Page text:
Another active year ahead
By: Travis Mitchell |
Energy policy is always a front-burner issue in the U.S., igniting partisan battles and debates between environmental groups, utilities, and energy industry vendors. It’s a challenge to orchestrate, but at the same time it’s an opportunity to build a better, more reliable energy future.
While regulatory and legislative progress tends to be slow, today’s energy challenges require swift, confident action. Infrastructure investment, renewable energy generation, and smart meter deployments are just some of the issues facing the new Congress and a retooled Obama Administration.
While it’s tough to predict exactly what will get done, it’s clear that the energy industry needs clear energy standards and policies in order to continue investing in and improving the reliability and efficiency of the nation’s electrical grid.
Ensuring a competitive renewable energy market
The green energy market is rapidly expanding into the international economy, and the U.S. will likely take steps in 2013 to ensure it remains globally competitive.
Massoud Amin, a member of IEEE’s Energy Policy Committee, sees environmental and energy security as the nexus of national and economic security.
In an interview with FierceEnergy, he said that the U.S. has made a good “down payment” over the past four years through initiatives like the American Recovery and Reinvestment Act. But he said that work remains to be done to push the market over the edge. Renewables are poised to play a huge role in achieving this goal.
Clean energy investment has grown more than 600 percent, according to recent Pike Research data. Half of the 565 gigawatts of clean energy installed in 2011 came from renewables, and Pike projects the worldwide clean energy market will grow to $300 billion by 208.
Policy victories like the extension of the U.S Production Tax Credit (PTC) for renewables will help drive this growth. This will spill over into the 2013 discussion, as Pike notes that there is about 8 GW of planned wind construction that will continue over the next four to five years.
Renewable energy success will also depend on a break in partisan bickering, said Aaron LeMieux, founder and CEO of Tremont Electric. Speaking during a recent Pew Charitable Trust webinar, he said that Washington politics “makes it very, very difficult for our early stage companies to be able to really succeed” in renewable and clean energy markets.
The PTC can’t go on forever, but the hope is that a gradual decline in credits will help foster a self-sustaining renewable energy market in the States.
Smart meter debate endures
Smart meter technology continued its ascent in 2012 to becoming the default electric metering method. The most recent data from the U.S. Energy Information Association showed more than 37 million electric smart meters installed across the country. It’s expected that utilities and regulatory commissions from California to Maine will continue working in 2013 to deploy and, in some instances, mandate the use smart meter devices.
But while smart meters creep toward ubiquity, a fraction of customers remain uncomfortable with the technology, leaving policymakers with an impetus to craft some regulations and standards. The biggest issue is whether utilities should be required to offer “opt-out” programs for those customers who want to retain their old analog meters.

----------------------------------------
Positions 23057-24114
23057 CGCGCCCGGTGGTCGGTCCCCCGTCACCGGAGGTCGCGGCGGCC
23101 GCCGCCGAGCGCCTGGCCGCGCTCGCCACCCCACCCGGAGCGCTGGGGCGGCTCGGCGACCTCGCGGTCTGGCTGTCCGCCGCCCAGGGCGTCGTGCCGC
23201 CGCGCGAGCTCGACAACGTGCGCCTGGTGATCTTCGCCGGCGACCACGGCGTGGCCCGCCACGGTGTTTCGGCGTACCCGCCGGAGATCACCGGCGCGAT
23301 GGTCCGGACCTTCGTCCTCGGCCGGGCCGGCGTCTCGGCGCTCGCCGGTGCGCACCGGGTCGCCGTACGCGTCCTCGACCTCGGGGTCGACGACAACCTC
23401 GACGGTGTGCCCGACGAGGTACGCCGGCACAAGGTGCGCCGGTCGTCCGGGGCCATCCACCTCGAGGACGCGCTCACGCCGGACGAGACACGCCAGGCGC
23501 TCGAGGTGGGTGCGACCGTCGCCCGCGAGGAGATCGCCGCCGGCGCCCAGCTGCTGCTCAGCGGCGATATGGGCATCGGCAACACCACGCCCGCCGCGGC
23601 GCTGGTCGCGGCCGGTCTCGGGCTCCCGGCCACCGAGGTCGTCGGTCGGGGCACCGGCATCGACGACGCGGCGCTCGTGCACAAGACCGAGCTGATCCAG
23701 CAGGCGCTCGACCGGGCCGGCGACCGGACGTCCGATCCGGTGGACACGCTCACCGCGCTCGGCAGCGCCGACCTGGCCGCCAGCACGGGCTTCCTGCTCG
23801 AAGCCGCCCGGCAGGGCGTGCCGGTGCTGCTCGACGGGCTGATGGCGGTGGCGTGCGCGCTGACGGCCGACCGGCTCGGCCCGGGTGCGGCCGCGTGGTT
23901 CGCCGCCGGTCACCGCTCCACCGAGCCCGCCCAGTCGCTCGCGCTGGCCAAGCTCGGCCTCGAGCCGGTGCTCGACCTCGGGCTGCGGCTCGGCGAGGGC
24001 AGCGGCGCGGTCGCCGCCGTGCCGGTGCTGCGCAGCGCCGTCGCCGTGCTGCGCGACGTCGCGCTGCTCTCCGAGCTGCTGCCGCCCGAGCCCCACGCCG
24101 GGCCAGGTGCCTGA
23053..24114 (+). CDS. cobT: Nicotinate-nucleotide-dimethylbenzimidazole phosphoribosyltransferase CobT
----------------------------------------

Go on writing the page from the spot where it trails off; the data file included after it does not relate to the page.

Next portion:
Opt-out programs have picked up steam lately in places like California, Texas, Nevada, Vermont and Oregon, among others. But such programs can be costly and cumbersome for utilities. Those fees are usually passed on to participating customers, but dealing with multiple meter types is still just one more thing utilities need to manage in their already packed daily operations.
In addition to opt-outs, Vermont and Maine are also revisiting smart meter health concerns. And while a recent report out of Vermont did not find any negative effects, health and safety of smart meters is poised to be a major sticking point of opponents.
Smart meter user data protection and privacy could also easily turn into front-burner issues in 2013, especially as analytics and data sharing initiatives like Green Button continue to blossom.
Regulators ratchet up pollution controls
Pollution and emissions standards look to be the most contentious energy policy issue for 2013. Few would argue against the benefits of clean air and water. But in the energy industry the concern is that new regulations from the U.S. Environmental Protection Agency (EPA) and others will force the premature retirement of coal-fired generation and create unavoidable grid strain and reliability issues. Specifically, the compliance with Mercury and Air Toxics Standards (MATS) and Maximum Achievable Control Technology (MACT) Standards will hit hard in 2013.
The EPA is losing Administrator Lisa P. Jackson, who has served since 2009, but it’s not likely to lose momentum. Among its initiatives, the EPA is predicted to finalize research in 2013 on the relationship between hydraulic fracturing, the primary process behind extracting natural gas, and groundwater pollution.
It’s unclear what will need to happen to get a nationwide clean energy standard. Thirty-nine states have some form of renewable energy or clean energy mandate, but sweeping clean energy legislation has repeatedly stalled in Congress, with two separate proposals failing in the last session. But Senators Lisa Murkowski and Ron Wyden are at least two lawmakers who are still fighting for a national standard.
“I’m just hopeful that if we all come to Washington and have a conversation about the opportunities and challenges that we can see legislation emerge either in this congress or the next congress,” said Phyllis Cuttino, director of the Pew Clean Energy Program, during a recent web conference.